Challenges have included localized surges of demand, cybersecurity threats, the impact of nationalist policies, and changes in immigration policy. The drug supply chain has been the subject of debate, but not necessarily a fact-based on—Pritchett cited concern that China could “potentially weaponize our medicines.” Fears of disruption in the drug supply chain have not come to fruition. The location of API facilities is globally diverse; out of 20,000 medicines approved for U.S. marketing, only 20 have their sole source in China, and none is deemed critical. Pritchett argued that calls for significant shifts in manufacturing to move overnight to the United States are not realistic. Construction, approvals, workforce, and other factors would take several years and billions of dollars to achieve. For these and other reasons, she expressed concern with “Buy American” proposals.
In closing, she suggested developing policies that foster increased manufacturing in the United States without disrupting the drug supply chain; supporting resiliency; and preventing other countries from perpetuating harmful
practices. The adequacy and role of the Strategic National Stockpile should be reviewed, she added, and, overall, policies must be based on fact, not rhetoric.
The question was raised about the U.S. response if China or Europe come up with the only workable vaccine. Pritchett replied that multilateral organizations including WHO and the Gates Foundation are facilitating vaccine discussions. She expressed hope that a concerted effort will build capacity to meet global needs.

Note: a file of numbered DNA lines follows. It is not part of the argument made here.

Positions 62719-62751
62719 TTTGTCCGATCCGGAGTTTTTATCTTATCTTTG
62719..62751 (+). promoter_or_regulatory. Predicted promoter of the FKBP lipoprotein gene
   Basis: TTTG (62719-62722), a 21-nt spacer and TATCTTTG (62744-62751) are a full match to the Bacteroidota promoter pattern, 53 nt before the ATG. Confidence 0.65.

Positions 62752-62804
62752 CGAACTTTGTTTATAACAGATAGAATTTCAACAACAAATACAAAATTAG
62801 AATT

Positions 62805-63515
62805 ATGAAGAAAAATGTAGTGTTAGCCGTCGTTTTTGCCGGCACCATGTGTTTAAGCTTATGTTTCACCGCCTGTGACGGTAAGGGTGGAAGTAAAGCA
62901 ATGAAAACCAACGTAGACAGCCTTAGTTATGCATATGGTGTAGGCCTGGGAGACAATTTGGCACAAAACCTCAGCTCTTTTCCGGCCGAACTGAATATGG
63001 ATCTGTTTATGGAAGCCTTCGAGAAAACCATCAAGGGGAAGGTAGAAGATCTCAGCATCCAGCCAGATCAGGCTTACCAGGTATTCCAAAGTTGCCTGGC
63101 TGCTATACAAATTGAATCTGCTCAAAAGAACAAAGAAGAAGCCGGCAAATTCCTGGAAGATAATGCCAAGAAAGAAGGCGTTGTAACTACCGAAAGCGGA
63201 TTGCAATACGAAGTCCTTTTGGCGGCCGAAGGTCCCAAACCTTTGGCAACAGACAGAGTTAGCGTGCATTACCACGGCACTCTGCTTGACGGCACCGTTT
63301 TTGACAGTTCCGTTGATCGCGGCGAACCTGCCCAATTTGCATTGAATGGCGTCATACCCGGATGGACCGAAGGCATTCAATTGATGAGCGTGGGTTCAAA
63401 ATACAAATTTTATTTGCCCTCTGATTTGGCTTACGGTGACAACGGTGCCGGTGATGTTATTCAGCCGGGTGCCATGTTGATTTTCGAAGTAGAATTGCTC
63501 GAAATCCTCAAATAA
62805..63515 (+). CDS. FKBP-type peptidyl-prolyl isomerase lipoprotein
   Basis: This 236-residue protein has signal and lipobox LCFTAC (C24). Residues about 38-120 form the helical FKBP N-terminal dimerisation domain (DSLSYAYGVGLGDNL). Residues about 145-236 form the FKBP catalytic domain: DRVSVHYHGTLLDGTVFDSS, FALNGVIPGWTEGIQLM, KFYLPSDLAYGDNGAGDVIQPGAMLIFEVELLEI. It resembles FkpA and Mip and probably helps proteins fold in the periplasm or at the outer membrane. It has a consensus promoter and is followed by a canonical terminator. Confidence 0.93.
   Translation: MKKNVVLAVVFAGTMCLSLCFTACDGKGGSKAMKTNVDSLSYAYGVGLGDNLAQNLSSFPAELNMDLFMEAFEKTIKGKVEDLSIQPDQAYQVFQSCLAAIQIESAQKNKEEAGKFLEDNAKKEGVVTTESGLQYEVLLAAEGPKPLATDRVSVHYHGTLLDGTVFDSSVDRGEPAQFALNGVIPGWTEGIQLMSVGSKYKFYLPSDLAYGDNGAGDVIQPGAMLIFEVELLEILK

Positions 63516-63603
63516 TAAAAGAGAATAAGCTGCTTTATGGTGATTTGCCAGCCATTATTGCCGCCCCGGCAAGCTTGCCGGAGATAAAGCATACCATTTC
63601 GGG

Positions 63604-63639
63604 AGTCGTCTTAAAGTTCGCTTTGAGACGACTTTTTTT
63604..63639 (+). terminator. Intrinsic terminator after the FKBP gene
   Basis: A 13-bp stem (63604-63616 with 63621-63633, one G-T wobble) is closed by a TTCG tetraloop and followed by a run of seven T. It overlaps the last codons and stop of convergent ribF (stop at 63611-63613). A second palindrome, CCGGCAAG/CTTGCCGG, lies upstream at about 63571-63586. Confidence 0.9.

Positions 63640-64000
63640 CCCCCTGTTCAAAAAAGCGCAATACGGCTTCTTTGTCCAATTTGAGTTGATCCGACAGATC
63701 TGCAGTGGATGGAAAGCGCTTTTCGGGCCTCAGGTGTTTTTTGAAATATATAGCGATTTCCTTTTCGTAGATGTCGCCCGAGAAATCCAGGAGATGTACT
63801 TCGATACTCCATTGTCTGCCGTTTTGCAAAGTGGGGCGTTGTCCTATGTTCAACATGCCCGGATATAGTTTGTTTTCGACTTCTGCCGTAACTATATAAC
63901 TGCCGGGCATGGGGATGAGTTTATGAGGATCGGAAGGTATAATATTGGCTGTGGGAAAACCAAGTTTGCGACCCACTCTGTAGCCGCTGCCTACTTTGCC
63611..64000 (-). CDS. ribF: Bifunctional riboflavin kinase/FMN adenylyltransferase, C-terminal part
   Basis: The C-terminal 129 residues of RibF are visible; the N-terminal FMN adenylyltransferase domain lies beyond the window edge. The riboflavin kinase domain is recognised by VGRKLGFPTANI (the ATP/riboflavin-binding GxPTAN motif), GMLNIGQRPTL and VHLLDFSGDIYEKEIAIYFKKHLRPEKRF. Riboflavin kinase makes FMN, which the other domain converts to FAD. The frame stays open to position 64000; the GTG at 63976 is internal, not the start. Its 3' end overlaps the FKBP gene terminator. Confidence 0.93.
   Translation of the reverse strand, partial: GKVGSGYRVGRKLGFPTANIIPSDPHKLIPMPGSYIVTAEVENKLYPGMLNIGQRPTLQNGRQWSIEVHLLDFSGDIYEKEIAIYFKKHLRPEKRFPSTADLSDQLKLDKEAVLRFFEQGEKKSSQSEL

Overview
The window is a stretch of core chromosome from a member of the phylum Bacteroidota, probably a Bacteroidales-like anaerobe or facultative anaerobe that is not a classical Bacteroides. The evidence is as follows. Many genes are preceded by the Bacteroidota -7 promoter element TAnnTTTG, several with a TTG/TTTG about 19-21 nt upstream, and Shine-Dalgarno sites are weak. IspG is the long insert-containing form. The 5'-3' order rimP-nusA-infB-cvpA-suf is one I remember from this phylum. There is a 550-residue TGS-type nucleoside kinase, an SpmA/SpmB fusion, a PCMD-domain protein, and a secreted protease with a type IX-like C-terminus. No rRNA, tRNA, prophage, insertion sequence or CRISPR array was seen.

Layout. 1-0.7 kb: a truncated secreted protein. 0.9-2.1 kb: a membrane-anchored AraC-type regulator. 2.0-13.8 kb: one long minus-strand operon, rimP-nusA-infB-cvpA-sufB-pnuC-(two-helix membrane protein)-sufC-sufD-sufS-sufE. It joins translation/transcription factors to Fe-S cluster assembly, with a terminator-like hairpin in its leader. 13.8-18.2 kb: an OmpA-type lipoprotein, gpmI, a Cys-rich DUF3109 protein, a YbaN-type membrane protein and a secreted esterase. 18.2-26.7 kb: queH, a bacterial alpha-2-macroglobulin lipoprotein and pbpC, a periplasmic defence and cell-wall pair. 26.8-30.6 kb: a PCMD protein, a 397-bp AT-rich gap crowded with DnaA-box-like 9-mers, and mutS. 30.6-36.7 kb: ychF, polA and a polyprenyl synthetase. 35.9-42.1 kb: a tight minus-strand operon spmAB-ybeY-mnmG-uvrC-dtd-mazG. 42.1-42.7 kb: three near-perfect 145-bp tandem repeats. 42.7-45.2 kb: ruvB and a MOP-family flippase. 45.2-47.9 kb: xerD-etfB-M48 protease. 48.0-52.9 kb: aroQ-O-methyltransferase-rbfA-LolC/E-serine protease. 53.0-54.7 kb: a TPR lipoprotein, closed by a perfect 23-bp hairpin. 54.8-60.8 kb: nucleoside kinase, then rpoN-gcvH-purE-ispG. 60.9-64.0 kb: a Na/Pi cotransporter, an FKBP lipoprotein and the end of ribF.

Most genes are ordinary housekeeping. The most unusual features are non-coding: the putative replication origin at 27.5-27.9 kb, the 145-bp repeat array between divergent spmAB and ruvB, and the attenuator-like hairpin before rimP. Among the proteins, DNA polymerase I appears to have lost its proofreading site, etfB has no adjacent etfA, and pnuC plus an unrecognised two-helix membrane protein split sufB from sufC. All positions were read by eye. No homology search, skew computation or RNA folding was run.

Charles Avery (3M) focused on 3M’s supply chain as a leading manufacturer of N95 products. The company’s supply chains are regional, which increased speed and mitigated risk during the pandemic. COVID-19 has also created distribution changes. For example, most respiratory products are going towards health care (more than 90 percent, versus 10 percent pre-pandemic). Operations began running at maximum capacity in January. 3M has not raised prices and is fighting counterfeits through advanced authenticating systems.
3M defines an X-Factor event as a “significant circumstance, unpredictable by nature, resulting in a strong and rapid increase in demand resulting in production constraints.” According to Avery, COVID-19 is orders of magnitude greater than any other X-Factor event, and there could never have been enough installed capacity to keep up. To develop a post-crisis resiliency plan, Avery agreed with the other presenters that stockpiling is only part of the solution. 3M is working on global supply chain architecture to improve capacity within regions and countries. Other efforts include digitization to improve end-to-end visibility and disruptive technologies.
William LaPlante (MITRE Corporation) based his presentation on his work in the Department of Defense (DoD) and Congress on the Section 809 Commission, in addition to his role at MITRE.21 In national security policy circles, he said, “great power competition” encompasses economic, geopolitical, ideological, and, currently to a lesser extent, military concerns, and much of it takes place in the private sector. Supply chain concerns are tied to great power competition for a number of reasons.
DoD typically develops weapons systems, then procures and sustains them. About 70 percent of the costs are in sustainment, with potential supply chain vulnerability related to potential disruption and sole source. Referring to the earlier discussion, he noted defense prime contractors often do not have visibility several tiers down in their supply chain. However, a cottage industry has grown that uses illumination tools to provide the government with this information.22